On this post will be looking into the Ice setting of the Strymon Timeline. This is a pitch shifting effect that adds a shimmer effect into your delay trails. You have the option to choose from adding one octave down all the way up to plus two octaves. Some of these seem a little overkill, for example I have yet to find a way to use the tritone interval.
The external knobs on this setting are the same as discussed in our Timeline overview. However there are some special parameters available under the sub menu. If you press the value encoder you will be able to access these settings. You will first see the intervals which allows you to chose which interval you want added into your delays. Next is the slice which changes the sample size the delay chooses to shift. Finally we have the blend which is the last Ice specific parameter. This just allows you to chose how present you want the ice effect to have in your delays. After this you will see the smear option which changes how your delays act over time. If you turn the smear up your delays begins to “smear” together the longer they last.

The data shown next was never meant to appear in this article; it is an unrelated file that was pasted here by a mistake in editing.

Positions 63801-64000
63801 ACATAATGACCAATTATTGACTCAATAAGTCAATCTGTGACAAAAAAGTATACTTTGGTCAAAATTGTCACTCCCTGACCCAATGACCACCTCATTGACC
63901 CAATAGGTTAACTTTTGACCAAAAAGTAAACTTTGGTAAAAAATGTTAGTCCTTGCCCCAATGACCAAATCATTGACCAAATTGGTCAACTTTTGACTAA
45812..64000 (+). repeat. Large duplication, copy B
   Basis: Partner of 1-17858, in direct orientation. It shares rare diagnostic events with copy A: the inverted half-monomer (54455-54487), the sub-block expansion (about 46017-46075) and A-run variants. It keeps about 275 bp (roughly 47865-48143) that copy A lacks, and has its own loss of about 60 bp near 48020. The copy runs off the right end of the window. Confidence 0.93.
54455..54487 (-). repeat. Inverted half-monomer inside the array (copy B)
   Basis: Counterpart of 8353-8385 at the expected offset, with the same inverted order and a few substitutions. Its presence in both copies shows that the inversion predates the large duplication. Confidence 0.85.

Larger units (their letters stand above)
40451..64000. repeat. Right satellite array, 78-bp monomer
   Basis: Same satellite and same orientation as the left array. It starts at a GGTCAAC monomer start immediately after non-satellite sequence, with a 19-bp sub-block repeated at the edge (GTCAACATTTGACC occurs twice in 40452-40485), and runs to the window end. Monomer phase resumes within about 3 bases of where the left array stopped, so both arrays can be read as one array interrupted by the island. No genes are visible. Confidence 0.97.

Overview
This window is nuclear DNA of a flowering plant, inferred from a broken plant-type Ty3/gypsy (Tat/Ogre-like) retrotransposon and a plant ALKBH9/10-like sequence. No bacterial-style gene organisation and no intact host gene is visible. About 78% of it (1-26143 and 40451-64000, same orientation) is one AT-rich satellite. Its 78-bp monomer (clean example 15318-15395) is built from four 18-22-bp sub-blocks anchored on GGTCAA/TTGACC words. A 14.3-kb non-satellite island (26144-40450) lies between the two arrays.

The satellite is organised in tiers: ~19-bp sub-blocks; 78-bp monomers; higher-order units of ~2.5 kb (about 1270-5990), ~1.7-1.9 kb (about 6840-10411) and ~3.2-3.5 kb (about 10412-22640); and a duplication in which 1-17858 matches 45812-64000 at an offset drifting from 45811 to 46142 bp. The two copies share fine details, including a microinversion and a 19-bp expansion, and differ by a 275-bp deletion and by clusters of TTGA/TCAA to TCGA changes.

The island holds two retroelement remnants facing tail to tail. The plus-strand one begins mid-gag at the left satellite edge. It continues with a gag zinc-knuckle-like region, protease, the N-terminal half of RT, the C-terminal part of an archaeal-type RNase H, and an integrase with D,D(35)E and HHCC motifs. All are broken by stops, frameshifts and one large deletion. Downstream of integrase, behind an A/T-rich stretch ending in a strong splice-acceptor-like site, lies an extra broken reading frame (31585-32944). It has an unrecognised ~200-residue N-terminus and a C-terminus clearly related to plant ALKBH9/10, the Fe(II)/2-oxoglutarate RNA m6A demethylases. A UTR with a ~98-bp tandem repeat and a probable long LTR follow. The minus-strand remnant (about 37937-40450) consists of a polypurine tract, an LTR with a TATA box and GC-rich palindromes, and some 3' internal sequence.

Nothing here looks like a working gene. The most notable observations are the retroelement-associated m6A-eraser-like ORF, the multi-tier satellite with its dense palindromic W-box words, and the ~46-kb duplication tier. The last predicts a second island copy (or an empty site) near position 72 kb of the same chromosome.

I tend to use this setting for swells and in quiet parts of a set. To get the most out of these sounds I like to add in some reverb as you will see at the end of this video. The Ice delay is a unique effect and one sound I was really excited about when I first got the Timeline. I will say that I don’t find myself using it that often, but it is a nice sound to have for those special moments where I need something spacey.
Overall this is a cool sound that I like experimenting with, but I don’t find myself using that often. The timeline has a lot of sounds that fit into a similar category that we will keep digging into. These are great sounds to help you get inspired when you are stuck in a creativity rut.